Reflections on Guns and Public History at the 2019 NCPH Annual Meeting

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Editors’ Note: This post is one of two that will highlight reflections on events at the March 2019 National Council on Public History annual meeting.

Six panelists seated and one standing on church alter at public plenary on Coltsville National Historical Park and gun violence. From left to right: Rev. Henry Brown, Warren Hardy, Sarah Pharaon, Hartford Mayor Luke Bronin, Thea Montañez, Iran Nazario, and Rebecca Stanfield McCown. Photo by Kelly Schmidt.

Public plenary on Coltsville National Historical Park and gun violence. From left to right: Rev. Henry Brown, Warren Hardy, Sarah Pharaon, Hartford Mayor Luke Bronin, Thea Montañez, Iran Nazario, and Rebecca Stanfield McCown. Photo credit: Kelly Schmidt

I felt honored and humbled. Here I sat with a few hundred fellow public historians in a historic church listening to community members share their hopes about how a new national park might collaborate with their neighborhoods and help make a positive difference to life in Hartford, Connecticut. The US National Park Service (NPS) had a representative participating in the conversation while the new leadership for Coltsville National Historical Park (NHP) sat in the front pews and took in every word. As someone who has written about national parks and their beginnings her entire professional life, the public plenary for the 2019 National Council on Public History (NCPH) annual meeting at Hartford’s Center Church presented me with an unmatched opportunity to see NPS in action.

I came away from the plenary and other events at the 2019 conference with a big take-away: that public history creates sacred space for conversing, for trying out ideas, and for making change.

The NCPH’s 2019 conference made dialogue about guns and gun violence an important subject woven into the overall Repair Work theme. Coltsville NHP is the home of Samuel Colt’s Patent Firearms Manufacturing Company, which famously produced the Colt .45 revolver, the standard-issue weapon for the US government in the late-nineteenth century. The cavalry, infantry, and artillery all had Colt .45s in their holsters when they fought in the last of the Indian Wars, such as the Great Sioux War of 1876 (which included the Battle of Little Bighorn), forcing American Indians onto reservations.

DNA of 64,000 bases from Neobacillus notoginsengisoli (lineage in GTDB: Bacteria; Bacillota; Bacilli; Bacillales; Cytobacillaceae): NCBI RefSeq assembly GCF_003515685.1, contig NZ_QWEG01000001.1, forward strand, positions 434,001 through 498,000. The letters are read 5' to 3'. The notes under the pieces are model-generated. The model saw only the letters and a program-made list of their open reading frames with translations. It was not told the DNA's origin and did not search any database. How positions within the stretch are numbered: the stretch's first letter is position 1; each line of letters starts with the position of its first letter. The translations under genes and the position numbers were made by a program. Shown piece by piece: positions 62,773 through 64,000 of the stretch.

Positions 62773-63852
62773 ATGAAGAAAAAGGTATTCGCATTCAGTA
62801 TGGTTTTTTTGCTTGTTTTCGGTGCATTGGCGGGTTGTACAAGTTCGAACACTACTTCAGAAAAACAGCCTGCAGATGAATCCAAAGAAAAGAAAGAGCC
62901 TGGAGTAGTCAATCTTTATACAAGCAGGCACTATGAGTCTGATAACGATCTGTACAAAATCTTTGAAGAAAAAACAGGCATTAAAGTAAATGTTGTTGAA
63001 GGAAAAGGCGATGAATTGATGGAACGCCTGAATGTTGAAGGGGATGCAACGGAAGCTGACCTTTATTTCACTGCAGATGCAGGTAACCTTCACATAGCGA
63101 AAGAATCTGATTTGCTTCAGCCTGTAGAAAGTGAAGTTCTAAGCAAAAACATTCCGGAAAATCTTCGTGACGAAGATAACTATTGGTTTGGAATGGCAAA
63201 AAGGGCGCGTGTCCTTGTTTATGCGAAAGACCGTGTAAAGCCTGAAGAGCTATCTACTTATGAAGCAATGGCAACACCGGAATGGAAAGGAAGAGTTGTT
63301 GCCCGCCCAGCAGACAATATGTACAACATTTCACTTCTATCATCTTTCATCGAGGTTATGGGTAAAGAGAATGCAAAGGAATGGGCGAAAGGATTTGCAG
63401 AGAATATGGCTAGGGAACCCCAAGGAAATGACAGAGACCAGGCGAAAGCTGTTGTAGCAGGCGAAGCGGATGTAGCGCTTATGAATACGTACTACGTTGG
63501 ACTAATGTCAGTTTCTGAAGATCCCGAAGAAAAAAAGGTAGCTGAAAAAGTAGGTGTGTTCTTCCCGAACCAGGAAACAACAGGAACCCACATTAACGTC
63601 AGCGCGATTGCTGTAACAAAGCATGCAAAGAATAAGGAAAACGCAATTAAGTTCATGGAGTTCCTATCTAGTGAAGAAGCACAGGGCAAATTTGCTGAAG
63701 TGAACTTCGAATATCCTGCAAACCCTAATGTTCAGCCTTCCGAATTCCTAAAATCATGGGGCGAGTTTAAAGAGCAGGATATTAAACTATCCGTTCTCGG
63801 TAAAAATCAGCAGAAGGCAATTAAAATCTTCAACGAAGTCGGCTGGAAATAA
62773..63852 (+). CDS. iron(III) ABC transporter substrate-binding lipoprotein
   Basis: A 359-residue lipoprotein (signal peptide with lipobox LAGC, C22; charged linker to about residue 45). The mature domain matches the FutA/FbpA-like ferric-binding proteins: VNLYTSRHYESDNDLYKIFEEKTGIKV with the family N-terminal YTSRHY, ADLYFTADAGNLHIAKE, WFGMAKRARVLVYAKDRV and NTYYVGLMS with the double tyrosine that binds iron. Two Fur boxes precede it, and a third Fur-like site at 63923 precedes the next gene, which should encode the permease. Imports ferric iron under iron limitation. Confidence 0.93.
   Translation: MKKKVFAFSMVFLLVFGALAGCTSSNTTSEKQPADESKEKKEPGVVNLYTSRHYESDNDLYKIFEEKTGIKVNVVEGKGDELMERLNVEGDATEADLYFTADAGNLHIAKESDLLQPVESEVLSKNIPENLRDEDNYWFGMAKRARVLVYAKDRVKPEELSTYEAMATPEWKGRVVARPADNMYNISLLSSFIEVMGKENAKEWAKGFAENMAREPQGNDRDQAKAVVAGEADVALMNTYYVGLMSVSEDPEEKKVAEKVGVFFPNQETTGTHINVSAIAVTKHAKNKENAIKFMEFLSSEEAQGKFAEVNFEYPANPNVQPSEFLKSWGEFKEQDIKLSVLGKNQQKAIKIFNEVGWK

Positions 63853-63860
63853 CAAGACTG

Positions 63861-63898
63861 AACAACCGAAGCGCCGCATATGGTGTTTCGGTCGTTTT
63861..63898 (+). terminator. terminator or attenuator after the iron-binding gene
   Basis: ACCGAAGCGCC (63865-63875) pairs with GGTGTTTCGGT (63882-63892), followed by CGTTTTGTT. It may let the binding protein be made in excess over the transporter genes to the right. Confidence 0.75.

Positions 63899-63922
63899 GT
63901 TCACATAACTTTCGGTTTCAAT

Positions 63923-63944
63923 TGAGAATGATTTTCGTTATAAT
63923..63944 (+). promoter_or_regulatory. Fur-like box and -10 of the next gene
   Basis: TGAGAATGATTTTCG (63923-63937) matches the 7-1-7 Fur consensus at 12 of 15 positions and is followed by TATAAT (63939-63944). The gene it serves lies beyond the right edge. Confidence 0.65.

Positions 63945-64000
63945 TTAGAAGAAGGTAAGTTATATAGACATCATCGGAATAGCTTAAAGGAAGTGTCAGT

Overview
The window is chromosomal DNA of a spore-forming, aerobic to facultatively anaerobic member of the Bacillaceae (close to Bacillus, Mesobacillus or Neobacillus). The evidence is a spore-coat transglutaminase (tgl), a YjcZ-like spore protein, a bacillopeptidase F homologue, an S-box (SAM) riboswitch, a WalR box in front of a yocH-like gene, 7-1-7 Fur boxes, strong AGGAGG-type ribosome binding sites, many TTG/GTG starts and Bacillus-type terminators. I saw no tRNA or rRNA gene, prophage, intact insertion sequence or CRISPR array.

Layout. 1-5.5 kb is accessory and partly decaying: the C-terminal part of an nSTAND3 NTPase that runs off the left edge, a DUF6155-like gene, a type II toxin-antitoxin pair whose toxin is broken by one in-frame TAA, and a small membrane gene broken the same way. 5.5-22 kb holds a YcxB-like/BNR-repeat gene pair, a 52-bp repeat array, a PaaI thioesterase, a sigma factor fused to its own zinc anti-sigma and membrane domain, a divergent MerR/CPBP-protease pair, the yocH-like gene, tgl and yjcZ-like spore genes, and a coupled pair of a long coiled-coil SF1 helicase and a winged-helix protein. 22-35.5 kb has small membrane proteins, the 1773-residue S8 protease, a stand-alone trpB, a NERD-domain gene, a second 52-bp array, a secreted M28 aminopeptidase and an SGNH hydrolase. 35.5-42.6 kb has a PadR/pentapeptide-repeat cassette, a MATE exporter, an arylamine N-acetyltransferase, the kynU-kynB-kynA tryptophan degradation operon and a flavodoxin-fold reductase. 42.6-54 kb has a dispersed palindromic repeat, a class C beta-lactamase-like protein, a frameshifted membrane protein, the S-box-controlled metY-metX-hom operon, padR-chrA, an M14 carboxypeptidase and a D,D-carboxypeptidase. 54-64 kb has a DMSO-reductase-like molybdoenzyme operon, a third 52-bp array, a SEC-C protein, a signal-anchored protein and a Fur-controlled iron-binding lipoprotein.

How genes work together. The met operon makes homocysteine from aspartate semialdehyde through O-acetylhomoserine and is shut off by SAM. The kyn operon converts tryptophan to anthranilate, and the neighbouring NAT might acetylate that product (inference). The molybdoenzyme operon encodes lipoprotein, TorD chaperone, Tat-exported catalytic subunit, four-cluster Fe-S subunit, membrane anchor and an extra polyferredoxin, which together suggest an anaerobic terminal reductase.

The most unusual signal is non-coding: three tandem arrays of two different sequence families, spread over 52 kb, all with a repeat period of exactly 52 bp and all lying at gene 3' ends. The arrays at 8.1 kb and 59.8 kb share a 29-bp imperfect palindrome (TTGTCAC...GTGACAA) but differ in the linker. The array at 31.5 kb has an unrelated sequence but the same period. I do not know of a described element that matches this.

Today in the United States, guns are a heated topic, and NCPH did not shy away from the juxtaposition of a national park focused on guns and the contemporary scourge of gun violence, which permeates Hartford. According to the mayor’s office in December 2018, 22,000 children, nearly three-quarters of the city’s youth, live in areas of frequent gun violence. Hartford is less than 50 miles from Newtown, Connecticut, where Adam Lanza in December 2012 gunned down 26 people (including 20 six- and seven-year olds) at Sandy Hook Elementary School, in addition to killing his mother nearby. Nationally, gun violence is a constant danger. Using media reports and official records, Everytown for Gun Safety found that there were 173 mass shootings (defined by four or more people killed, not counting the shooter) in the US between 2009 and 2017. As I write this piece in late April 2019, three well-publicized shootings took place within three days of each other: University of North Carolina-Charlotte (two people killed and four wounded); Baltimore (one person killed and seven wounded at two cookouts at an intersection); and Poway, California (one person killed and three wounded at a synagogue).

NCPH engaged in discussions about gun violence beyond the public plenary. On Wednesday, public historians brought their skills to the gun debate with Seeking to Mend: Digital Documentation and Mass Gun Violence Hackathon. Participants, including myself, brainstormed how best to create a digital site that combined public history projects, memorial sites, and available data on mass shootings. The result, went live at the end of our nine hours together. The site includes a Rapid Response Kit for public historians to access after an event, trauma and self-care resources, aggregated data on gun violence, historical interpretation examples, and educational materials.